Monkul Wetland: A Mapuche paradise that attracts tourists

Beyond the traditional routes around the lakes of the La Araucanía Region, the Carahue Navegable river route is a tourist attraction framed in the Andes mountain range, starting at the Carahue River Station east of Temuco and consisting of a 30- kilometer route along the Imperial River. It has a series of docks installed with local enterprises, which are the essence of the river route. The end of the tour is the spectacular Monkul Wetland, located in the coastal sector of the Province of Cautín, 74 km from the regional capital.

This wetland is valued, because it concentrates a wide biodiversity and because it is crucial in the ecosystem functioning, this is why it is about to be declared a Ramsar site. This project is being carried out, since 2016, by the Department of Social Action of the Temuco Bishopric (DAS), the Municipality of Carahue, CMPC and local entrepreneurs. “Day-light activities are offered, such as visitors reception in the community ruca (tent), community and foundational stories about places of cultural significance, tour on paths and lookouts, bird watching, boat or kayak tours in the wetland, lafkenche (first people identity) and intercultural cuisine as well as cocktail services, and trekking along the Monkul beach to Los Obispos cliffs, ”says Estela Nahuelpán, member of the Mateo Nahuelpán community, to El Mercurio Sunday Magazine.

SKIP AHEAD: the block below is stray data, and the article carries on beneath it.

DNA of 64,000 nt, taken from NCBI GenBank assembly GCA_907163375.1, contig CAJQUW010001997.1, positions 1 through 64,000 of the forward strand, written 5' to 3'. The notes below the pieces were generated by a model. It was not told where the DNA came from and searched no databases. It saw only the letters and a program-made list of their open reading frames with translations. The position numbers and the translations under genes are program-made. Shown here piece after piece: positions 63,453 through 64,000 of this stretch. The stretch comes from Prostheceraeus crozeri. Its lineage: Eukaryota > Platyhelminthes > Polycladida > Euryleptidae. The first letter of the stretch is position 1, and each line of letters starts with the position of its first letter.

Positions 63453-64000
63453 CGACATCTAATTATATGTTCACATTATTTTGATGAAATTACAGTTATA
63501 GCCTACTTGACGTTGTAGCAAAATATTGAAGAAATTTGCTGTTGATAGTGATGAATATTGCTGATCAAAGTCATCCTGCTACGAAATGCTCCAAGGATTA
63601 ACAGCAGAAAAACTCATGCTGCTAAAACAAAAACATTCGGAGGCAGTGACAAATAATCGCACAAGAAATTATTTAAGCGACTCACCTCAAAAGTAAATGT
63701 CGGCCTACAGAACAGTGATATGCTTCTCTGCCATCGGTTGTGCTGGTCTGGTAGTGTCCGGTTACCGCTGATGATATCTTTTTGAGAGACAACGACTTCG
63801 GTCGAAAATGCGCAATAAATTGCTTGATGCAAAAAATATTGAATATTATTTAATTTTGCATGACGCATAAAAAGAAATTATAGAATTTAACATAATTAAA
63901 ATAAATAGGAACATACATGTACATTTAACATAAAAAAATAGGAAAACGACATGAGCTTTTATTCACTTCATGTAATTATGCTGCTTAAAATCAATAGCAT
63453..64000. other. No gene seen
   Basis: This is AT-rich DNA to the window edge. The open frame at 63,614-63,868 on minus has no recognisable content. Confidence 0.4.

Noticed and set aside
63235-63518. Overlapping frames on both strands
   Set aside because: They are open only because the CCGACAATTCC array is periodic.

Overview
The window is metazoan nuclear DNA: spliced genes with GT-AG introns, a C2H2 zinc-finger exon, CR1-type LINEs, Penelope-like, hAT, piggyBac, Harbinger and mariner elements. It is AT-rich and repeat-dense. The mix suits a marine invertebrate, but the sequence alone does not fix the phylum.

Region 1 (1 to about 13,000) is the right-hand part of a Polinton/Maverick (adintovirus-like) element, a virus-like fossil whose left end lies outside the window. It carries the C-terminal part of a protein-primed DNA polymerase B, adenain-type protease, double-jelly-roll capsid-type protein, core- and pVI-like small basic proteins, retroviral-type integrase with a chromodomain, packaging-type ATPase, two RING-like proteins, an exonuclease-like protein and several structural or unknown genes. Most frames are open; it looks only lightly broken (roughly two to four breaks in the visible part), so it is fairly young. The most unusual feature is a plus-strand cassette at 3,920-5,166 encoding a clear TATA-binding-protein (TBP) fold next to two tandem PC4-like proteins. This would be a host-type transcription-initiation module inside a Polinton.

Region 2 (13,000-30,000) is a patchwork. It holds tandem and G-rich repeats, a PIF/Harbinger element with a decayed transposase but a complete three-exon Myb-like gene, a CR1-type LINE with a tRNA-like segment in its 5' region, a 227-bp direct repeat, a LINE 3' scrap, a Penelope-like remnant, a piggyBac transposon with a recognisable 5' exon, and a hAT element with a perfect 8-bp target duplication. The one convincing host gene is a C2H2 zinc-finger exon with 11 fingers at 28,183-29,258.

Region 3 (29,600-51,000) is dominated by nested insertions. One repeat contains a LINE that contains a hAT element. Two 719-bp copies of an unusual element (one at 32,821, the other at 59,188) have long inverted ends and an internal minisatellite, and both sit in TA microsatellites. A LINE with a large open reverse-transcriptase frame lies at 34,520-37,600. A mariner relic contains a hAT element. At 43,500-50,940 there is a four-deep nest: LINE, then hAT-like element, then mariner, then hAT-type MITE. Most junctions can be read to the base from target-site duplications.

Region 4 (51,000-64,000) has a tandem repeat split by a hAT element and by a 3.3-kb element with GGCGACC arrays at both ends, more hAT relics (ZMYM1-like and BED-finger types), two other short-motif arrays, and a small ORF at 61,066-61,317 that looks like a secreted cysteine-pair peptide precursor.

“The Mateo Nahuelpán community, composed by twenty Mapuche families of the Lafkenche territorial identity, is located in the Monkul wetlands and is the host that receives visitors in this wonderful place which represents the natural end of Carahue Navegable, since it is there where the river flows into the sea, “says Ignacio Lira, deputy manager of CMPC’s Public Affairs Forests. He adds that this community joined the Carahue Navegable project approximately two years ago, which allows tourists to enter the Monkul wetland landscape in a different manner. The Monkul wetland has been declared an indigenous paradise.

“Visitors are welcomed with preparations that show the best of the Mapuche cuisine in a traditional ruca, and are guided to discover this unique landscape,” Ignacio Lira, says.

Estela Nahuelpán explains that they provide cultural identity, cooperative work and nature tourism, given the presence of the river, sea and an  extensive wetland landscape. “The importance of the wetland and the route for visitors is the possibility of living an in site experience, in contact with nature and local culture represented by our community and respectful interaction with the environment,” she explains. She adds that the community participates on the river route through the Monkul Newen Ko Cooperative.